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Canadian energy pipelines, like this one under construction by Kinder Morgan, are subject to extensive regulatory oversight to make them as safe as possible.

Kinder Morgan's proposed twinning of the Trans Mountain pipeline travels for 1,000 kilometres over mountains and around pristine parks, but the final five-kilometre stretch through Burnaby, B.C., may be the project's toughest, as the company now faces a constitutional challenge to its plans.

In a brief filed earlier this week with the National Energy Board, a lawyer for the City of Burnaby questions whether the board has the constitutional authority to override municipal bylaws that could prohibit Kinder Morgan from undertaking surveying activities in a conservation area.

The latest confrontation comes only two months after Mayor Derek Corrigan vowed to stop the pipeline project.

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The company wants the $5.4-billion pipeline to pass through Burnaby Mountain.

Gregory McDade, the city's lawyer, said the challenge is about more than Burnaby's "opposition to the pipeline," but about whether the federal agency can allow a company to ignore municipal rules before a project is even approved. The bylaws established the park that includes Burnaby Mountain and give the municipality authority over it.

"Our primary concern is that they are planning on destructive activities, including building a helipad in a park set aside by public referendum. Once you declare something by referendum, even council can't change it," Mr. McDade said, noting more than 75 per cent of local voters approved of the park.

"There's a significant question about whether three people at the NEB have the right to change that result."

Burnaby has said it remains open to working with Kinder Morgan if it files an application to work within the city's bylaws.

In a written response, the company said on Friday it does not need to consult Burnaby. Section 73 of the NEB Act suspends the common law that would otherwise require a company seek consent from an owner before it enters their land, the statement said.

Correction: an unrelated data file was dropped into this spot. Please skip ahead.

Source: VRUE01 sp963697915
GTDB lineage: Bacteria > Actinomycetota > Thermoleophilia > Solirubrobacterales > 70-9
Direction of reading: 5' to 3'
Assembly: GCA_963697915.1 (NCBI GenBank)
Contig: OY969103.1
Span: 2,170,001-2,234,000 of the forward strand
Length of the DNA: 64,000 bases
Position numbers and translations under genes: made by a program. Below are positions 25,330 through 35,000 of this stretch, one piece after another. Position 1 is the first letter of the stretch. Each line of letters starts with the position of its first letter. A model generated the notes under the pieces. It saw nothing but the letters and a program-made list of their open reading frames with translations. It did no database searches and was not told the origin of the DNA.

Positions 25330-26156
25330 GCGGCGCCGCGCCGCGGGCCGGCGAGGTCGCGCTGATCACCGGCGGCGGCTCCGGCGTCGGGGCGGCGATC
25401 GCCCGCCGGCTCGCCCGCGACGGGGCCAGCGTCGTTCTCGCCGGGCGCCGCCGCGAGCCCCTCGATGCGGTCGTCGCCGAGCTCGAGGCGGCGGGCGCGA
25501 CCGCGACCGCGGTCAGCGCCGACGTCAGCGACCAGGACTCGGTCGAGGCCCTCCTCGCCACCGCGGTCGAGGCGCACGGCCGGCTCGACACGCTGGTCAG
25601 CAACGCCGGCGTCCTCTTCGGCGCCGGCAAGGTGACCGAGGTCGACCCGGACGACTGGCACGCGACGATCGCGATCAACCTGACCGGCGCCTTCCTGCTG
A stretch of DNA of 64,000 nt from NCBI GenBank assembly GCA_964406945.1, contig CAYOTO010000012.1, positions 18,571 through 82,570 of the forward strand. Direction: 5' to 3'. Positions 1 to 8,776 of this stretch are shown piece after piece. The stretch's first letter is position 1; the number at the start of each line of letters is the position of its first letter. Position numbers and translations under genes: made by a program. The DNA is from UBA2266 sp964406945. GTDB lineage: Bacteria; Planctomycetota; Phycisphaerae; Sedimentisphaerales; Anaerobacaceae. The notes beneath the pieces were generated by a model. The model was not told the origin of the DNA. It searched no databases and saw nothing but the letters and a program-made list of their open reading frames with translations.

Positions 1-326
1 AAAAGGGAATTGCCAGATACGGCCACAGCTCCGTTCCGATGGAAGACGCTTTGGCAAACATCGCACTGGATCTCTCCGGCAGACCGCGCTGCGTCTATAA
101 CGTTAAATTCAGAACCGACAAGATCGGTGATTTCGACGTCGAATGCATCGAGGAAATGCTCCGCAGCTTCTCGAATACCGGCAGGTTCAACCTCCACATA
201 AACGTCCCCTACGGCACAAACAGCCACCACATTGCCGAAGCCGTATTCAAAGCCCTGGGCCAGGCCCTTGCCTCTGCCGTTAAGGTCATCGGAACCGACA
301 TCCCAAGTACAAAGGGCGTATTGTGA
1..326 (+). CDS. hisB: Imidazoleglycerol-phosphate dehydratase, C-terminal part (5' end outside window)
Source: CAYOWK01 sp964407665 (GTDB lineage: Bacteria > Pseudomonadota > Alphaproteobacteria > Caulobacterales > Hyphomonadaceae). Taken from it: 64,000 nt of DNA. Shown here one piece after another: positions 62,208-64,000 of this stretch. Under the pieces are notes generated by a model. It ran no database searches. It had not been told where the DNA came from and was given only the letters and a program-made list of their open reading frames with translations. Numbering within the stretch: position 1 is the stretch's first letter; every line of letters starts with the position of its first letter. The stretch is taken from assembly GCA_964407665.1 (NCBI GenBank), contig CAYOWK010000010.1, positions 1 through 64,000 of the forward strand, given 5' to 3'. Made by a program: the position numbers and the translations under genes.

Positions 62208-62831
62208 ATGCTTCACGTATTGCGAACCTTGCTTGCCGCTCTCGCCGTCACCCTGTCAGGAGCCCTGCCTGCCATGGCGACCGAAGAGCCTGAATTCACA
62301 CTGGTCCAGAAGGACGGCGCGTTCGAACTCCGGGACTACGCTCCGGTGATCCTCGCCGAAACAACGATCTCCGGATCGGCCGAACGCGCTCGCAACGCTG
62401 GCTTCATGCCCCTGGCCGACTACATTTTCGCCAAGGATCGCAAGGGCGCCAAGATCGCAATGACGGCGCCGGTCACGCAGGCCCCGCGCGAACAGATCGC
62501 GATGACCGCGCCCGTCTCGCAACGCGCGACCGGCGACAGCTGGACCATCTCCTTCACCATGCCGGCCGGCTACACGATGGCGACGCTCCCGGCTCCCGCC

According to the company's lawyer, Shawn Denstedt, the act is "very broad" and gives Kinder Morgan full powers to make wide-ranging surveys and studies without Burnaby's permission as long as it seeks to minimize damages.

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The NEB has given Kinder Morgan a December deadline to file studies on the proposed pipeline's route. After Burnaby officials suggested in July that they might consider a challenge, the NEB said it could order the city to allow Kinder Morgan crews onto park land even if the city refuses to provide them with access.

"Trans Mountain has indicated that they do need access to City of Burnaby lands. If the city refuses access, Trans Mountain can request an order from the National Energy Board to gain access to those lands," NEB spokeswoman Sarah Kiley said in July.

Burnaby could still challenge the NEB in a higher court. Mr. Denstedt said a victory for the city would grant "Burnaby an unwarranted veto over energy developments in the national interest."

The Trans Mountain project would triple the capacity of a pipeline built in 1953. While other proposed pipelines to the West Coast have faced tough questions and delay, including Enbridge's Northern Gateway, Kinder Morgan's proposal was promised as an easy fix to move oil from Alberta. More than 10,000 questions were filed in response to the firm's application to the NEB.

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